Meldrum splits his time between offices in Cartersville and Woodstock, operating out of The Herb Shoppe on Cartersville’s Main Street several days each week. As a bodywork provider through Hands for Heroes, he will donate a one-hour session to any veteran or active duty military personnel as often as once a month.
“I’m up here in Cartersville three days a week every week and the second Saturday of the month. So I’ve set aside a one-hour session each day to work on vets. All they need to do is show me their DD2-14, their discharge papers or their military ID,” Meldrum said. “I’ve been a firm believer that veterans need to be appreciated more than one day a year and I’ve been looking for a way to do something like this. So if people are interested in coming in, I’d like to work on them.
“I see vets running into problems just from general stress and some are having trouble with post traumatic stess disorder. They’re having muscle strains and injuries from combat or just from military service.”
Meldrum personally served from 1978 to 1982 in the U.S. Navy and attested to the fact that even without seeing combat injuries are more common in military settings due to the rigors of the workplace. Hands for Heroes expands on their mission online at www.handsforheroes.net.
“The wounds of war can go far beyond what meets the eye. From mental health issues to pain and illness that persist long after they've left the battlefield, veterans face a multitude of health troubles either unique to their service or more frequent among them than the general population,” stated the Hands for Heroes website. “Some of the most common physical complaints of returning soldiers cannot be classified into a single disorder.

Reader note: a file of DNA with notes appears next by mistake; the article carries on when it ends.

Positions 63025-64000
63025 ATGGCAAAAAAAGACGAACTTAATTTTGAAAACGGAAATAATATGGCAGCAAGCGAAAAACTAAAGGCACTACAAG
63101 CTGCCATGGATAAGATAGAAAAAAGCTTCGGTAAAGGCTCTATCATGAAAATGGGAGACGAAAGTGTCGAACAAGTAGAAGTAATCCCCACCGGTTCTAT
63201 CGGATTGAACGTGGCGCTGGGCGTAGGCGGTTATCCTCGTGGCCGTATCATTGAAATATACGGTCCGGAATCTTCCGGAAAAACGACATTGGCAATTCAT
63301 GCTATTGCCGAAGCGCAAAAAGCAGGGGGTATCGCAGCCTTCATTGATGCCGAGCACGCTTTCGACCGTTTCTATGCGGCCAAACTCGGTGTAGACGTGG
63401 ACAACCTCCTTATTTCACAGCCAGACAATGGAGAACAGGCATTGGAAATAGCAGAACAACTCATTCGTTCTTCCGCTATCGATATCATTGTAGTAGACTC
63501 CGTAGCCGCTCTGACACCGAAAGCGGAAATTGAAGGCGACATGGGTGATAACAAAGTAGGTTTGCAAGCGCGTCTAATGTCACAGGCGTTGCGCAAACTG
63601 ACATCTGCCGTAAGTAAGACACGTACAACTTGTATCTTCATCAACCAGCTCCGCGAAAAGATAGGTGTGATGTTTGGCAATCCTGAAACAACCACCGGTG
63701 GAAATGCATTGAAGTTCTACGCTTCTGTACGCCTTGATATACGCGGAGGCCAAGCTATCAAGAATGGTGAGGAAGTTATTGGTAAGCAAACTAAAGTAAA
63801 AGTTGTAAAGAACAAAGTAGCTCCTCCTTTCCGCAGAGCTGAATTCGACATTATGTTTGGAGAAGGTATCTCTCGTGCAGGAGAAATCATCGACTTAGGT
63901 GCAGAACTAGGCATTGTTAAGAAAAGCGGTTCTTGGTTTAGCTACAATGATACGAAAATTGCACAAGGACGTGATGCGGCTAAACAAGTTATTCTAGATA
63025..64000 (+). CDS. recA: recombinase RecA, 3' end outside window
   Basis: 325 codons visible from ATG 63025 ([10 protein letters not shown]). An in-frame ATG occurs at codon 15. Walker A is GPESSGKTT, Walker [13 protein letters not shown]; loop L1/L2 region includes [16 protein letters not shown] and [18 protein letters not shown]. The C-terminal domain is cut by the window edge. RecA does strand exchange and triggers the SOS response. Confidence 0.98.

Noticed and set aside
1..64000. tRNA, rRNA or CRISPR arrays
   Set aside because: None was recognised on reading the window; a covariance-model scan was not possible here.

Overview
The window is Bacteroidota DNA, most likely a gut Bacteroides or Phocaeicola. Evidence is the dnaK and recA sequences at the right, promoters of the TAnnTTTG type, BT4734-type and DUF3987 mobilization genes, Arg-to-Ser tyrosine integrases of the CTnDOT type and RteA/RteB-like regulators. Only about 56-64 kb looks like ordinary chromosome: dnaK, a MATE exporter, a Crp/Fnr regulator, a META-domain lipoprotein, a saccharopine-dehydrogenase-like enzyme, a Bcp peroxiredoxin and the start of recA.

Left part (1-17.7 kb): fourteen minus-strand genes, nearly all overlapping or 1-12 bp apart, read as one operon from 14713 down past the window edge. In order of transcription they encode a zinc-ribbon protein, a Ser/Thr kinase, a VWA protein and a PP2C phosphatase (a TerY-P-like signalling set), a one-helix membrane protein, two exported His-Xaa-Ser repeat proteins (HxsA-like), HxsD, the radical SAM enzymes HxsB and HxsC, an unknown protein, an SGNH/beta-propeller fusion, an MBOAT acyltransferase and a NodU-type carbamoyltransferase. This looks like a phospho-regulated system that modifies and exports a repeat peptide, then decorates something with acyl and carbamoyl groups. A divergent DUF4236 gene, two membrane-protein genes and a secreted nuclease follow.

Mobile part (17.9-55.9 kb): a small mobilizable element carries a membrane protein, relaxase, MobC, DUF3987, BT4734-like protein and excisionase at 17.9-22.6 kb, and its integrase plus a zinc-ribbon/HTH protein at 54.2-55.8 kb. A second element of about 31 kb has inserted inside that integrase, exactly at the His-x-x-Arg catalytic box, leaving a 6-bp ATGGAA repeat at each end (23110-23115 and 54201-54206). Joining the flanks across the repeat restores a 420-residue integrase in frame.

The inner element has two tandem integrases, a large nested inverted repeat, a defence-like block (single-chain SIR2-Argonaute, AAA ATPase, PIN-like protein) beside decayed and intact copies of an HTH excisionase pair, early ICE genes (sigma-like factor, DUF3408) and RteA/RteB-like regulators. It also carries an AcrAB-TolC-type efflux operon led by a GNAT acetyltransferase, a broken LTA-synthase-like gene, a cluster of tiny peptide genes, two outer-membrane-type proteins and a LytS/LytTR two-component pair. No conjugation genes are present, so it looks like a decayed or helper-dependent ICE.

“They include nonspecific symptoms such as fatigue, pain and cognitive disturbances such as memory and concentration problems.”
Meldrum practices six different modalities of Asian bodywork, including techniques from China, Japan and Thailand.
“I work on people fully dressed. I just tell them to dress like you’re going to the gym, wear something loose and stretchy. I do acupressure, which is kind of like acupuncture except I use my fingers instead of needles. I do Thai message, which is stress relief and structural body work,” Meldrum said. “I help people with all kinds of issues, migraine headaches, scoliosis, sciatica and general joint pain.
“I’ve always enjoyed doing massage and I used to do it just for family and friends and then in the mid ’90s I began to learn about acupressure and acupuncture and then I came back here in ’97 ... but it wasn’t until I messed up my shoulder and my chiropractor, who I think is amazing, could not fix it. He allowed me to go to this seminar at the Atlanta School of Massage for a seminar as a demo person and in 15 minutes, my shoulder was completely fixed. He was the one that got me really focused on Chinese medicine.”
When the state of Georgia instituted a licensing requirement for massage therapy, Meldrum left his career in radiology and graduated in 2004 from the Atlanta School of Massage Therapy.
Meldrum will see his first customer through the Hands for Heroes program this week and with time would like to see the program expand to include the caregivers of wounded veterans.
Nice 2 B Kneaded operates out of The Herb Shoppe, at 19 E. Main St., Monday, Wednesday and Thursday from 10 a.m. to 5:30 p.m. and the second Saturday of each month from 10 a.m. to 4 p.m. For more information, search for Nice 2 B Kneaded on Facebook or call 770-382-0110 or 770-823-9251 to make an appointment.